- The Virginia Department of Transportation has decided on the bored-tunnel method of construction for the up to $3.8 billion Hampton Roads Bridge Tunnel project, and both contractors competing for the job have used the method in putting together their bid proposals, according to a department press release. This is the first time a department project will use a bored tunnel.
- The department's previous tunnel projects have used the immersed tube method, by which crews install prefabricated pieces of tunnel into a dredged trench in the riverbed. This was deemed one of the few tunneling options because of the area's soft soils, but boring technology has advanced to the point that modern tunnel boring machines will be able to make their way along the tunnel path with less damage to the environment than using the immersed tube method. Boring the tunnel will also allow military and commercial shipping activity to continue with fewer disruptions during construction.
- The Chesapeake Bay Bridge-Tunnel Commission also chose the boring method for the $756 million Parallel Thimble Shoal Tunnel, now underway at the Chesapeake Bay Bridge-Tunnel. The VDOT expects to award the Hampton Roads tunnel contract in early 2019 to either the Hampton Roads Capacity Constructors or Hampton Roads Connector Partners private-sector team.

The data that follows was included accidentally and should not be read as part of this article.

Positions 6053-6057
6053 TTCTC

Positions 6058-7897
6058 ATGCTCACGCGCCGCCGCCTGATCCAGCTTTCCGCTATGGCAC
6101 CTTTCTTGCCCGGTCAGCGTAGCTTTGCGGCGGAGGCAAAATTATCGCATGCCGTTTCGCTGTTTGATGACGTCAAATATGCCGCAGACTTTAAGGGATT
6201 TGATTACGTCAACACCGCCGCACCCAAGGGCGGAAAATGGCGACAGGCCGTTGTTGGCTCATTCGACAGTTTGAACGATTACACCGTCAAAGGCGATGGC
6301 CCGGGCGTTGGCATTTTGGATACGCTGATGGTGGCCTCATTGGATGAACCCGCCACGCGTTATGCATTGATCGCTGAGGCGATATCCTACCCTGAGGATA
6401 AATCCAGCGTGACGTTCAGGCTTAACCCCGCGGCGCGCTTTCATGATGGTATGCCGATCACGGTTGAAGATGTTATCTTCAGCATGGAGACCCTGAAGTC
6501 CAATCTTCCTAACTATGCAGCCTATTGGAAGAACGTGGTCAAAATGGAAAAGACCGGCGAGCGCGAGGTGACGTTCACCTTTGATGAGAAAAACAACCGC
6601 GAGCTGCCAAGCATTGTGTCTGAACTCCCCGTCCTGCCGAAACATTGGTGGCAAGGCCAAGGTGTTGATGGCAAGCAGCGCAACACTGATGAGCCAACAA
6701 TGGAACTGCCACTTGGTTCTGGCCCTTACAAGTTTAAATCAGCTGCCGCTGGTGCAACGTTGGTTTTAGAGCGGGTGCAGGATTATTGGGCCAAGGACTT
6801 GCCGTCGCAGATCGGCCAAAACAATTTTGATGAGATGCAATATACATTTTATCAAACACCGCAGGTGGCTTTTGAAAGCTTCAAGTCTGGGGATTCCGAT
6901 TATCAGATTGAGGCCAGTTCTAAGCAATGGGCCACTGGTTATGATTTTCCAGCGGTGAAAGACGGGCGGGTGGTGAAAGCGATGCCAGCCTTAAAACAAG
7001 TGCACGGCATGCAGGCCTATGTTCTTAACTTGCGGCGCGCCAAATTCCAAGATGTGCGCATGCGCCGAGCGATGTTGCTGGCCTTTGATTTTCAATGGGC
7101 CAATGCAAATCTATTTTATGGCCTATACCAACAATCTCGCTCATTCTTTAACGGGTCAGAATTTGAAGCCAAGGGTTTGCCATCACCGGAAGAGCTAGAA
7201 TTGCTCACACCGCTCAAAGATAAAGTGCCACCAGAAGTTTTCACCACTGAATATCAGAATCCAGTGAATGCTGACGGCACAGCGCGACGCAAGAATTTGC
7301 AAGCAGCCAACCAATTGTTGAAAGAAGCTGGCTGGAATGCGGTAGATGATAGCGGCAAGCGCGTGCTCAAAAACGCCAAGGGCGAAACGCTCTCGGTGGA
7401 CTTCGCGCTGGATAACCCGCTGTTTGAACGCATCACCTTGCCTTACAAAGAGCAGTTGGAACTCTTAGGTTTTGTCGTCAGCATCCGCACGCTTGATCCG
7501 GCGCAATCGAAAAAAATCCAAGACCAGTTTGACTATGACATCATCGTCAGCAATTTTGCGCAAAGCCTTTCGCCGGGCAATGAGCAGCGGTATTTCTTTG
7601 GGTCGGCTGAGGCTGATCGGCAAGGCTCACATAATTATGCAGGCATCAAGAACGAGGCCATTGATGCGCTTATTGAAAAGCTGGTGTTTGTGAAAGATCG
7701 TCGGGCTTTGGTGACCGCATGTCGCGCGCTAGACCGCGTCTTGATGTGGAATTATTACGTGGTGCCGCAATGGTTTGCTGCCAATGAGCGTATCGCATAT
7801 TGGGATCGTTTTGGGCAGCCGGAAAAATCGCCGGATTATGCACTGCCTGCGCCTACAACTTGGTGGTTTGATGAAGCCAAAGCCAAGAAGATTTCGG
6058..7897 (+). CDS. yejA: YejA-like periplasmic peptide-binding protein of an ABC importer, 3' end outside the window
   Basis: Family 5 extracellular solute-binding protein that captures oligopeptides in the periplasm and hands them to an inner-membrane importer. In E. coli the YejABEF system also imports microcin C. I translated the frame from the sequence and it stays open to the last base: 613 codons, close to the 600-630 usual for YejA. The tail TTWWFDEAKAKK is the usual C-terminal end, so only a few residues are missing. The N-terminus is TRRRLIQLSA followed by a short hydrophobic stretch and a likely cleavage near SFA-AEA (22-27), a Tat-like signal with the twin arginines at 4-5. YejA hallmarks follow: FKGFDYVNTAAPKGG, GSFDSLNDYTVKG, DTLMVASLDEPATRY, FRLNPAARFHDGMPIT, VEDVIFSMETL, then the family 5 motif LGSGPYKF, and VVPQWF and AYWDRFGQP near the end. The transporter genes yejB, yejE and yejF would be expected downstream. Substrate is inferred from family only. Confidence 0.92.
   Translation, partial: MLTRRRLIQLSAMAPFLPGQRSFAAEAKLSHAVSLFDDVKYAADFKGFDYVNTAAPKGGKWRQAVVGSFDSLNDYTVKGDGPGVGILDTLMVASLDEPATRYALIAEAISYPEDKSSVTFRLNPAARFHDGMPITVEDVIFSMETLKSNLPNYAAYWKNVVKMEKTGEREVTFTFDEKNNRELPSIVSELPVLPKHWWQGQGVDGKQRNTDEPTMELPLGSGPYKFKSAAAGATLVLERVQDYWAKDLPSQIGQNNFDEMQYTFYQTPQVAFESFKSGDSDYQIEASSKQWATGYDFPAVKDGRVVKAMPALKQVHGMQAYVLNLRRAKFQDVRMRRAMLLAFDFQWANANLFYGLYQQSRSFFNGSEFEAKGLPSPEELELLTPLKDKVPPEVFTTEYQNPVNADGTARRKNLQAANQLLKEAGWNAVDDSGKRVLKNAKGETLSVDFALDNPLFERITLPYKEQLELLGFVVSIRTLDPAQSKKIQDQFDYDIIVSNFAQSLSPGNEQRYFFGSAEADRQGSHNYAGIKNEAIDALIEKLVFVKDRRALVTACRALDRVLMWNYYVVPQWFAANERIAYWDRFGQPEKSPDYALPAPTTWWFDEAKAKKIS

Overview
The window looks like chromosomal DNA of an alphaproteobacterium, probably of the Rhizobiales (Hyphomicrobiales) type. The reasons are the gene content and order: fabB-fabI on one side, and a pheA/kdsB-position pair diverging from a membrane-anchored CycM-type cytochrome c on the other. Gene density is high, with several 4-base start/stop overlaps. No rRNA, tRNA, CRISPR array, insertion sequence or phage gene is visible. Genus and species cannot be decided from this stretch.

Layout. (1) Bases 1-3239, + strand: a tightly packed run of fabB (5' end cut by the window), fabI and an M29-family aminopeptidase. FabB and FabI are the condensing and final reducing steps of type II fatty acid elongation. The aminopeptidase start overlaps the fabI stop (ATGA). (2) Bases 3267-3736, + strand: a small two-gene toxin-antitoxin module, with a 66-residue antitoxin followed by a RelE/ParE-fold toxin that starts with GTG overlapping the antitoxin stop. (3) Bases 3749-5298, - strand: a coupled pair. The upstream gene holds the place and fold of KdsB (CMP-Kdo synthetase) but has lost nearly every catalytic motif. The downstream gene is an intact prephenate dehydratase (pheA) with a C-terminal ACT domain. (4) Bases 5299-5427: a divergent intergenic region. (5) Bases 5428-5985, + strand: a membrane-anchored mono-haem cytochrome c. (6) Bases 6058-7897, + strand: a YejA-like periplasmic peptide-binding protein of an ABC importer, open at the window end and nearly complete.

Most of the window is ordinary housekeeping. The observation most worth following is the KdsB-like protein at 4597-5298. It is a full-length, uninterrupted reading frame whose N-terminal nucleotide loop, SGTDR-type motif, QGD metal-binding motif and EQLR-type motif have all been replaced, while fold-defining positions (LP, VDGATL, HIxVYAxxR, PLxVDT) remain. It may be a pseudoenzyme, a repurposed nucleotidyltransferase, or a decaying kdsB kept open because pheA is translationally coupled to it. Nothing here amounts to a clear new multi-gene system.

Despite all of the advances in tunnel boring technology, Elon Musk's The Boring Co. is attempting to up the industry's game. The company's stated goal is to be able to increase machine speed and efficiency and cut tunneling costs by a factor of 10.
The Boring Co. suggests tunneling machines can be made to go faster by increasing the machines' power threefold; continuously tunneling rather than stopping to erect support structures; automating tunnel boring machines and replacing diesel locomotives with electric ones.
The Boring Co. will be able to test out its theories on its first contract award, an express train from downtown Chicago to O'Hare International Airport. The Boring Co.'s proposal is for an underground twin-tunnel design that will use a system of electric vehicles traveling at more than 100 miles per hour. The company plans to use an unfinished underground transit station downtown and construct a new station at the airport. A budget and schedule must still be submitted to the city council for review and approval, even though the project won't cost Chicago taxpayers a dime, as The Boring Co. will design, build, operate and maintain the line.